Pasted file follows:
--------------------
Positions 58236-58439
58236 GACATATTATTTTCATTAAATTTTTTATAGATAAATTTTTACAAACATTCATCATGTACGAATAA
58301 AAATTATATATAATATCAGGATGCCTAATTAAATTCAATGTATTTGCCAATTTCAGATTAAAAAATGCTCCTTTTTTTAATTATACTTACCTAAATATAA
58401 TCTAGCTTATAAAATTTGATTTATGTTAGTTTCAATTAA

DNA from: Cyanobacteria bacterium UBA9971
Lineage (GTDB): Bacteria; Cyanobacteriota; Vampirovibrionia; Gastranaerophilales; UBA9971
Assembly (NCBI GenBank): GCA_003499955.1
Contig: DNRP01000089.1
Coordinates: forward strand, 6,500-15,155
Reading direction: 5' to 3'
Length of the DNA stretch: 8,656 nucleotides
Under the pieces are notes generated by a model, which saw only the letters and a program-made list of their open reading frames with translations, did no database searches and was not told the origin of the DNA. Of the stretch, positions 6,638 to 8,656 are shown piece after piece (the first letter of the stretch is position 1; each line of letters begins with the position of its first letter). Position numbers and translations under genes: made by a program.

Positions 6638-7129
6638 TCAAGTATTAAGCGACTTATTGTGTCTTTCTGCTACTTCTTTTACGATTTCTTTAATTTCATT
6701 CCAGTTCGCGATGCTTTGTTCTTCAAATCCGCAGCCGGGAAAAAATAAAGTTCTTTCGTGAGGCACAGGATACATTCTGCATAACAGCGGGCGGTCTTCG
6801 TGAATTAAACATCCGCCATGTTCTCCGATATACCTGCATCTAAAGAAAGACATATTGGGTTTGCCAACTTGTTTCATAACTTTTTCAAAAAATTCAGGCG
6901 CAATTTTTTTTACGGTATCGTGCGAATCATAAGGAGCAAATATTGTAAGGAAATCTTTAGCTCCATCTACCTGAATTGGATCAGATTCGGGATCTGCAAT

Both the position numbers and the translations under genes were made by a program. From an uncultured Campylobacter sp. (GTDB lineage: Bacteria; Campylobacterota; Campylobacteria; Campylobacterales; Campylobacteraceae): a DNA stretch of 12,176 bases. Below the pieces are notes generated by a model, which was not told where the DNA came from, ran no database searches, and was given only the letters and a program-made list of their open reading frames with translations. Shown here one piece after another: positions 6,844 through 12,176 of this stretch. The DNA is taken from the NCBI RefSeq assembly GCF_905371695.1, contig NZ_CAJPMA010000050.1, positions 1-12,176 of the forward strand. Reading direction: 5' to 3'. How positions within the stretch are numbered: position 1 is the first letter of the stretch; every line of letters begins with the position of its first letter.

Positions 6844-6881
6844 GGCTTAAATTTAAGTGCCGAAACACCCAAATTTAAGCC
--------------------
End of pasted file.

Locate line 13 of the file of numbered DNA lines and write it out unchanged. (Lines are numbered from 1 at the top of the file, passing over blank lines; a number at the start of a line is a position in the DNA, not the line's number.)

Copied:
Positions 6638-7129